A survey of academic journal articles in the fields of labor relations, labor economics, and labor history reveals scholarly consensus: union-backed public policies are good for the economy!
No one ever rebuts these journal articles, so they must be true. And why would anyone assume otherwise? As a union official said about one of these studies at a city council meeting in the San Francisco Bay Area many years ago, “It’s from a college. Written by a doctor!”
Public deference to college professors can be a powerful political weapon. For example, union lobbyists and elected officials across the country frequently cite a recent article published in an academic journal when arguing for policies that impose or expand “prevailing wage” laws on public works construction projects. It was written by a University of Utah economics professor and two other researchers and appeared in October 2012 in Industrial Relations: A Journal of Economy and Society.
This journal is published under the auspices of the Regents of the University of California by the Institute for Research on Labor and Employment, an affiliate of the University of California Miguel Contreras Labor Program. This is one of the numerous taxpayer-funded labor institutes at state universities that produce studies meant to advance the union political agenda.
Slapping the university logo on such studies provides instant credibility that cannot be attained from the logo of an openly union-affiliated organization such as “The California Labor Federation Institute for Policy Research.” After all, the California Labor Federation does not have the scholarly cachet attained from faux-Gothic buildings, cap-and-gown graduations, or sports teams playing in bowl games or “March Madness®.”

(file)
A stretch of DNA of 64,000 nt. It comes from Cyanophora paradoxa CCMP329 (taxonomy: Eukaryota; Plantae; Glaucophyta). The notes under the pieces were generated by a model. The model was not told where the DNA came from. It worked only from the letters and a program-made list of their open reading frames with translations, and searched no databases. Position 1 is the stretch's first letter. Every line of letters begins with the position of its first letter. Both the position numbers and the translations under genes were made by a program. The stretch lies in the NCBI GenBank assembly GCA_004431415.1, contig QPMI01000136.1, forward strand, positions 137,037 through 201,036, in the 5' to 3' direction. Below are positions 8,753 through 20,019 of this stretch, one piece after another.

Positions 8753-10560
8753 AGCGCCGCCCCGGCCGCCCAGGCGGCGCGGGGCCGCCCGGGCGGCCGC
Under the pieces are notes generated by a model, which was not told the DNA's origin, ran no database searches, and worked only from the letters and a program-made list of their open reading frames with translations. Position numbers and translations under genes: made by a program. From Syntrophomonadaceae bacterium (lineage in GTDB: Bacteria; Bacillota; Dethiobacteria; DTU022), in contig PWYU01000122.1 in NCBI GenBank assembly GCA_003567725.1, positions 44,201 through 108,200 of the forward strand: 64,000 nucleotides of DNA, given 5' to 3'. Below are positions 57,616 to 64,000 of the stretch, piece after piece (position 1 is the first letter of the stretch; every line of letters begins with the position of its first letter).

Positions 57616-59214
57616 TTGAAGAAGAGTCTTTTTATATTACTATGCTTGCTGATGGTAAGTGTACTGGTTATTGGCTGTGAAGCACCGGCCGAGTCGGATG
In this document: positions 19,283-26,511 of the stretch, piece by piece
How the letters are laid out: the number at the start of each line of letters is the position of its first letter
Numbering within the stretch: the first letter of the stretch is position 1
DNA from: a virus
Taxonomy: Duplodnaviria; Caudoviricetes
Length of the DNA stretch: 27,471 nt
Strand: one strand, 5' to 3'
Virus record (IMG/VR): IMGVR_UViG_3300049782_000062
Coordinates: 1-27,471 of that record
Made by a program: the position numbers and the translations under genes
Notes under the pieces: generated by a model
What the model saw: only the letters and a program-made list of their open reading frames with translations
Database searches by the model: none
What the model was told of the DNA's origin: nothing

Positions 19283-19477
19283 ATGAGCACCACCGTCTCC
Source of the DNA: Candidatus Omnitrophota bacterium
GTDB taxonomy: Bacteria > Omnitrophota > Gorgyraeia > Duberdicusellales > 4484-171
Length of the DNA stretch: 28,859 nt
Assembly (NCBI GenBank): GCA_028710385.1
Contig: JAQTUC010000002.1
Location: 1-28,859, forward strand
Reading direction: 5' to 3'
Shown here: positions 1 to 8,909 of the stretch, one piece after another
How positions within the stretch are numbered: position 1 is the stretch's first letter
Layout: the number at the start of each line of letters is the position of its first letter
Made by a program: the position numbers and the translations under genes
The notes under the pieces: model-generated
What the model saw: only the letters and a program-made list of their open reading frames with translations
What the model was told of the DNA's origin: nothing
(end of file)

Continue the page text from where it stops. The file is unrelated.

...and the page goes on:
Coasting on the reputation of the University of California, this highly-cited journal article “The Effect of Prevailing Wage Regulations on Contractor Bid Participation and Behavior: A Comparison of Palo Alto, California with Four Nearby Prevailing Wage Municipalities” claims to prove that government-mandated wage rates on construction contracts have not negatively impacted bidding for public works projects in the San Francisco Bay Area.
It sounds like the economics is settled on government-mandated prevailing wage rates. Or is it?
You will not find many college professors who specialize in investigating and debunking the claims of university-based labor institutes. And the concept of “peer review” seems tenuous in an intellectual field where every expert necessarily holds the same enlightened ideology.
I don’t have any graduate degrees hanging on the wall or the honor of being called “Professor” by my community, but I pretend expertise on government-mandated prevailing wage laws in California. For example, I have written four editions of an influential but detested report on the issue, entitled “Are Charter Cities Taking Advantage of State-Mandated Construction Wage Rate (“Prevailing Wage”) Exemptions?”
With this feeble credential, I decided to take a closer look at what people with doctorates say about prevailing wage policies in California. In my first scan of the article, I saw numerous statements worthy of rebuttal, or at least quibbling. But one item caught my attention.